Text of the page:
Here's a look at some niche EN technology developments and how they might help finishers accelerate their own recovery and improve top line sales.
Manufacturers, finishers and consumers all recognize that bright deposits have more appeal and frequently sell better than others. A majority of people are simply wired to associate non-bright plating with lower quality. As finishers, we know that non-bright deposits often will function as well as brighter deposits but offer less market appeal, so many finishers favor some color or improved market appeal driver. New market trends favoring satin or brushed plated coating appearances in components currently demand a higher value in the market.
So what about color? Black chromium, black nickel, yellow and blue passivates are indicators there is also market appeal for adding color to components. Red, black, blue, yellow and olive drab colors have all impacted the surface finishing world for functional zinc and decorative plating.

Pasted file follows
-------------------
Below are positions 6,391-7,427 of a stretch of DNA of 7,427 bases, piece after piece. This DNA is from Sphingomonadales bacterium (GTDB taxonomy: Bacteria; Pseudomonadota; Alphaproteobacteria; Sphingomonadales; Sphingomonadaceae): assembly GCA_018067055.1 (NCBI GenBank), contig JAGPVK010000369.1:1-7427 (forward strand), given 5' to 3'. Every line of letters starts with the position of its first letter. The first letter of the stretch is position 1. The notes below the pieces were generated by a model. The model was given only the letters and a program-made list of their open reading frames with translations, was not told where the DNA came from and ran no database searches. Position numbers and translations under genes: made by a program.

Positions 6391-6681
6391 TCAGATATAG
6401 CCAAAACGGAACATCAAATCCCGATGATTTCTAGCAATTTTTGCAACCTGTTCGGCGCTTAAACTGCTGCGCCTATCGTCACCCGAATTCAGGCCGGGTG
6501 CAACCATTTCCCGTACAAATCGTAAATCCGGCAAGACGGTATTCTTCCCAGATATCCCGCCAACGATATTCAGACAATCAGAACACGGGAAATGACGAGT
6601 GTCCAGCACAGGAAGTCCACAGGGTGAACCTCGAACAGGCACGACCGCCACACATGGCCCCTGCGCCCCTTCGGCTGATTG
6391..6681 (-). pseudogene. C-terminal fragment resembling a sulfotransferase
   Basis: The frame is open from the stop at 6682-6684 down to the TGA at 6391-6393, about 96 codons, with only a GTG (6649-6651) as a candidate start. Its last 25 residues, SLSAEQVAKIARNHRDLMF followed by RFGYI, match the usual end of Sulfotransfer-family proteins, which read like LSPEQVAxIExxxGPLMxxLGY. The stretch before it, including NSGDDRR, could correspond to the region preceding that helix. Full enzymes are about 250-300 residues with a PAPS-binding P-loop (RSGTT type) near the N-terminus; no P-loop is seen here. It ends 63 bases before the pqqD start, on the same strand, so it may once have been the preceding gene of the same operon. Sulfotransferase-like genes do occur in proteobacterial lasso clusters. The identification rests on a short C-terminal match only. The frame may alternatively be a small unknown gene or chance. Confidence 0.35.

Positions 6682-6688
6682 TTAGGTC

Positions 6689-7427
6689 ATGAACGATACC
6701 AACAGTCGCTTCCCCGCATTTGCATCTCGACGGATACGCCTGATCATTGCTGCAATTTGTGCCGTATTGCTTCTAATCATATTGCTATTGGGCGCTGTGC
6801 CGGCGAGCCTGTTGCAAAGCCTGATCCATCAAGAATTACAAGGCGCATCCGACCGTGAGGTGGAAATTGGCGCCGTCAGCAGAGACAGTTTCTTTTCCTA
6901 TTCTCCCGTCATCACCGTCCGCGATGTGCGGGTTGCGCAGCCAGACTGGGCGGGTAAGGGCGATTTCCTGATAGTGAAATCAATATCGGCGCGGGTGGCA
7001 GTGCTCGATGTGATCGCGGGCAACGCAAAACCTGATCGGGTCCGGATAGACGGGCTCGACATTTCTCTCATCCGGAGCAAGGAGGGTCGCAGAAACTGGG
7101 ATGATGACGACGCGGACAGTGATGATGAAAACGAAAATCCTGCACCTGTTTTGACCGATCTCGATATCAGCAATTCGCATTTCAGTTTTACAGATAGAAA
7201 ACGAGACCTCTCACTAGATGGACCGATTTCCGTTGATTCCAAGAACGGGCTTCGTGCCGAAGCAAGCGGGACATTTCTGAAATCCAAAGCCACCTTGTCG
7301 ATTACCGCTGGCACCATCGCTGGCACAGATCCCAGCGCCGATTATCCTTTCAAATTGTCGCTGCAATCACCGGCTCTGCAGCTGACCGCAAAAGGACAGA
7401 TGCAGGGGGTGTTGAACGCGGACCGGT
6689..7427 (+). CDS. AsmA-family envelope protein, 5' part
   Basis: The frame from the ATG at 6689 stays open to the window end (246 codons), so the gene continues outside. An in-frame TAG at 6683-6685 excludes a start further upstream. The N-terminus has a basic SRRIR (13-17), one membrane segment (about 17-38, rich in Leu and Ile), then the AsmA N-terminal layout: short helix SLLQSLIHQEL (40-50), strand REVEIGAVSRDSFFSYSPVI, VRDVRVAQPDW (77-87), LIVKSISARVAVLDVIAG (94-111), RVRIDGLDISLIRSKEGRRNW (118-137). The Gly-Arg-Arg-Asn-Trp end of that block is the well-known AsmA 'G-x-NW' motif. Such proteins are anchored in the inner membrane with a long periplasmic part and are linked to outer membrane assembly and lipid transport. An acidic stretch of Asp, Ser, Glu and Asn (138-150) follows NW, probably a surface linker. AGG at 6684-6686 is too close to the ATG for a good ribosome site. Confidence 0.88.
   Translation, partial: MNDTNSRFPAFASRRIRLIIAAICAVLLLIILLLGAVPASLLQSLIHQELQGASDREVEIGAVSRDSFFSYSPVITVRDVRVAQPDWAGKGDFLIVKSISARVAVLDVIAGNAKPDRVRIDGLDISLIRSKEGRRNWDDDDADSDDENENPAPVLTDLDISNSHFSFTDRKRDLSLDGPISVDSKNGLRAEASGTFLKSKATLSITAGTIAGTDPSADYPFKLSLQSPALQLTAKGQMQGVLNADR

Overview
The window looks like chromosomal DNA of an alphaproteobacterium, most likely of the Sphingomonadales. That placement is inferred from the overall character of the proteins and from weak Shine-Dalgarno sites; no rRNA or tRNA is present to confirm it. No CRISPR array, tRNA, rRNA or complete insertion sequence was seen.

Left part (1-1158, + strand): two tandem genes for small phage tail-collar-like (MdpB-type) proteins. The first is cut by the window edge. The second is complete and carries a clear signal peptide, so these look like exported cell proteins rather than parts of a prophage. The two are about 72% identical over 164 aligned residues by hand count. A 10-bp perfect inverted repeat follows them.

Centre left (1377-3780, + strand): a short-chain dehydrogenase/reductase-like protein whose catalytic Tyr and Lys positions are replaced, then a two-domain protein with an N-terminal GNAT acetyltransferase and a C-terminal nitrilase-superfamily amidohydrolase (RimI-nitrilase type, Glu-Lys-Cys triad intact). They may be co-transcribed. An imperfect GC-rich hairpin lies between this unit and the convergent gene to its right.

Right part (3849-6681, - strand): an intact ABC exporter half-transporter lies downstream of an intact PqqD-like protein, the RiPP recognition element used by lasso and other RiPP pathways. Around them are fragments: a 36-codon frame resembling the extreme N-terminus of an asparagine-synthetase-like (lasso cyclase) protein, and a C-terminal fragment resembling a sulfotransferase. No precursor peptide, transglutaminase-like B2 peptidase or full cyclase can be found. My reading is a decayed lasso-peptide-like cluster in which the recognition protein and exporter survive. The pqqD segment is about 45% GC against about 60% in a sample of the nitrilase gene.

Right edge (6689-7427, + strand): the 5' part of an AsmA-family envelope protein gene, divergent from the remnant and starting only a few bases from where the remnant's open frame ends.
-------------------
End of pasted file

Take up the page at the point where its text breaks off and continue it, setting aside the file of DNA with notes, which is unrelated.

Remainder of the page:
You want to grab some attention? How about purple electroless nickel? The availability of a simple immersion, non-electrolytic coloring system can offer some added decorative appeal to the "boring" yet very functional EN deposit. No longer do deposits have to be seen simply as a stainless steel or silver color.
The primary colors achievable today include bronze-yellow, brown, red, purple and blue. Colors can be used for color coding to identify left or right parts, differentiate between your high-phos EN and medium-phosphorus deposits, gain new customers/applications or enable existing customers to see EN in a different application. More importantly, ELV- and RoHS-compliant EN deposits that are given color can continue to meet those requirements. Application of post-treatments such as lacquers can further enhance the color or extend the durability of the finish. Color gives finishers something new to talk about with their existing customer base while also developing opportunities with new customers.